Pictures presents a film written and directed by M. Night
Shyamalan. Running time: 120 minutes. Rated PG-13 (for
a scene of violence and frightening situations). Starring
Bryce Dallas Howard, Joaquin Phoenix, Adrien Brody, William
Hurt, Sigourney Weaver, Brendan Gleeson, Judy Greer.
While I have tried my best to avoid revealing any overt spoilers,
reading reviews of this film ahead of time is probably a really
M. Night Shyamalan has come to be known as a "twist"
director, one whose meticulously crafted films always - always
- lead to a surprise. With mixed results (Signs, for
instance, I actively disliked), all of Shyamalan's previous
films have followed this pattern. So one would suspect that
his latest, The Village, would be the same, right?
Well, no. And Shyamalan may just be risking his career with
this challenging, thoughtful allegory.
but The Village certainly seems to be adhering to tradition,
with its meticulous, somber pacing, all of which seems to
clearly be leading up to one shocker of a revelation. And
this is where the film is going to lose audiences, because
once that revelation rolls around we realize that we've been
had, but only in a much different way than expected. Because
Shyamalan has trumped his own reputation by failing to provide
a "twist" in the traditional sense, instead letting
the plot progress naturally. Certainly some may be surprised,
but the final revelation is clearly telegraphed and easily
guessed at least thirty minutes in advance. This is intentional;
Shymalan has proven in the past that he is perfectly capable
of hoodwinking audiences. With The Village he has done
nothing short of examine the human condition, and he has exploited
our expectations of him to do it.
allegory can't stand up if the underlying story doesn't work,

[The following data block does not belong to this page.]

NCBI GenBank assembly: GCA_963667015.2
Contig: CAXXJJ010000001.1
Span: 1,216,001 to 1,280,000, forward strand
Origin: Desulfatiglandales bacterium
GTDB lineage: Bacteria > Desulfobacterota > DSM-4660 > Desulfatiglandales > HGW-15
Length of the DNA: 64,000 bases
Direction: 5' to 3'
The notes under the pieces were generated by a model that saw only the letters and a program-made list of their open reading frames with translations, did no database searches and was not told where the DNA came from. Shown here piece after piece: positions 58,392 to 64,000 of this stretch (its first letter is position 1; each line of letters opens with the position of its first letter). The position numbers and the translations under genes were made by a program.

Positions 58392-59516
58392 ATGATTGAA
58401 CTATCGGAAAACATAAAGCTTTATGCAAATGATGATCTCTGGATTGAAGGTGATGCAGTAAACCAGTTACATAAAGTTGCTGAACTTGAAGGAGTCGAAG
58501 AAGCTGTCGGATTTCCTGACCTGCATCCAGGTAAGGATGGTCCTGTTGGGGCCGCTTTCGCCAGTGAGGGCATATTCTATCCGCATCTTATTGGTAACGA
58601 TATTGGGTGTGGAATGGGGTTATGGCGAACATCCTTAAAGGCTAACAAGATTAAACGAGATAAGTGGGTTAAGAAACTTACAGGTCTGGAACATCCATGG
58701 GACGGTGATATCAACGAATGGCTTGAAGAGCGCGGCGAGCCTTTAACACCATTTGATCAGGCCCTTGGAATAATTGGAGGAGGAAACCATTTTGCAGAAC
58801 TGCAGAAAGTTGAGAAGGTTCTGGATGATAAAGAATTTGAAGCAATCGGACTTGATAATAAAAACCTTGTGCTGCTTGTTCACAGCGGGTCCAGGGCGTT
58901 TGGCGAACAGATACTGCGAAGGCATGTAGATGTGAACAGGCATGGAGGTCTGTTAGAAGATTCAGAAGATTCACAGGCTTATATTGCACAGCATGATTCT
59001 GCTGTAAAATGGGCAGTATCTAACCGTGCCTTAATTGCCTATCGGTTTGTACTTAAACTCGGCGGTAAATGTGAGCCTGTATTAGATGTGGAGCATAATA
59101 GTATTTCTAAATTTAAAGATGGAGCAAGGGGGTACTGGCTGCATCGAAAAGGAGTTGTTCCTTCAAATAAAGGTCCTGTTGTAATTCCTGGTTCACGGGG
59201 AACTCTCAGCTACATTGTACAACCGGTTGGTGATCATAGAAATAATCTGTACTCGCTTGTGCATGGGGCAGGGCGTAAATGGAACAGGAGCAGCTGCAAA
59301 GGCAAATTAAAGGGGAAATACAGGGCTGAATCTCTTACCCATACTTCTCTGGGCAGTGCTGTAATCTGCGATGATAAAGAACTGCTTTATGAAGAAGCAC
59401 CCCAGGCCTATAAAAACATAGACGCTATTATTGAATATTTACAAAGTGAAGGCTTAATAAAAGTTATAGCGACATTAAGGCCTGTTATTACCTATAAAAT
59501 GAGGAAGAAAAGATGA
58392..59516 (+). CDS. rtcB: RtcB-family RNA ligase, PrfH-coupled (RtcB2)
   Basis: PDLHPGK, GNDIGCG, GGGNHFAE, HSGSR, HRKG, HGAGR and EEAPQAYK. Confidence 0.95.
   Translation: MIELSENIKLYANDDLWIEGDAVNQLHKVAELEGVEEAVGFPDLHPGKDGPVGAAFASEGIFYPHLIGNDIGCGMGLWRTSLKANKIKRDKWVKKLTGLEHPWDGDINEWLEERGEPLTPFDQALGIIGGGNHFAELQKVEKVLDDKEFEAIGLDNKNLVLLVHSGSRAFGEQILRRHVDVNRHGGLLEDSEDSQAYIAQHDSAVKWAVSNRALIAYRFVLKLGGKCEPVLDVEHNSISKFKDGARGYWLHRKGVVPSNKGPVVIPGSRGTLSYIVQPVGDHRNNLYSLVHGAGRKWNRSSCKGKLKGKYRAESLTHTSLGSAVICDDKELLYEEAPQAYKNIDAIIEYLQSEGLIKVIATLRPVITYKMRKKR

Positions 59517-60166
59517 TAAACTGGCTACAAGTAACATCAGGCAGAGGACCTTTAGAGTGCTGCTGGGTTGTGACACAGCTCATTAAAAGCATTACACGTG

and The Village's pretty much equals any of Shyamalan's
previous films. Set in 1897, the film explores the lives of
the inhabitants of a village surrounded by woods. In these
woods live monstrous creatures, with which the villagers have
an uneasy truce. Yellow is the "safe color," red
the "bad:" it attracts Them. When the monsters begin
leaving signs around the village - skinned animals, ominous
red markings on the doors - the village's elders, led by Edward
(William Hurt) panic. The fearless and quiet Lucius (Joaquin
Phoenix) volunteers to leave the village for medicine, but
is unable. Leaving instead is Ivy (Bryce Dallas Howard), Edward's
blind daughter. To reveal more would be doing a disservice.
has proven himself to be one of the medium's best technical
craftsmen, and, working with legendary cinematographer Roger
Deakins, he makes The Village one of the most visually
stunning films of the year. Dark and foreboding, the atmosphere
almost becomes (cliché alert!) a whole separate character.
Shyamalan chooses to shoot largely in wide shots, and when
he pulls in for extreme close-ups, the effect is jarring and
unsettling. James Newton Howard's score is haunting and beautiful.
a risky move, Shyamalan has placed his film squarely on the
shoulders of relative newcomer Bryce Dallas Howard (daughter
of director Ron Howard), and she proves to be more than up
for the task. Carefully balancing strength and innocence,
Howard creates a fully three-dimensional character. She has
a bright career ahead of her. Providing able support are Joaquin
Phoenix, Adrien Brody as the village idiot, William Hurt,
and Sigourney Weaver as another elder.
critical response so far to The Village is expected
but disappointing. Going into The Village expecting
something along the lines of Shyamalan's previous work is
just asking to be let down. The director is attempting so
much more, putting together a subtle, thought-provoking piece
about the lengths we will go to secure our own comfort and
our capacity for willful self-delusion. The film ends on a
dark, chilling, and perfect note. Anything less would be a
cop-out. Viewed as separate from Shyamalan's other pictures,
The Village is one of the year's best films.
2004 Matt Noller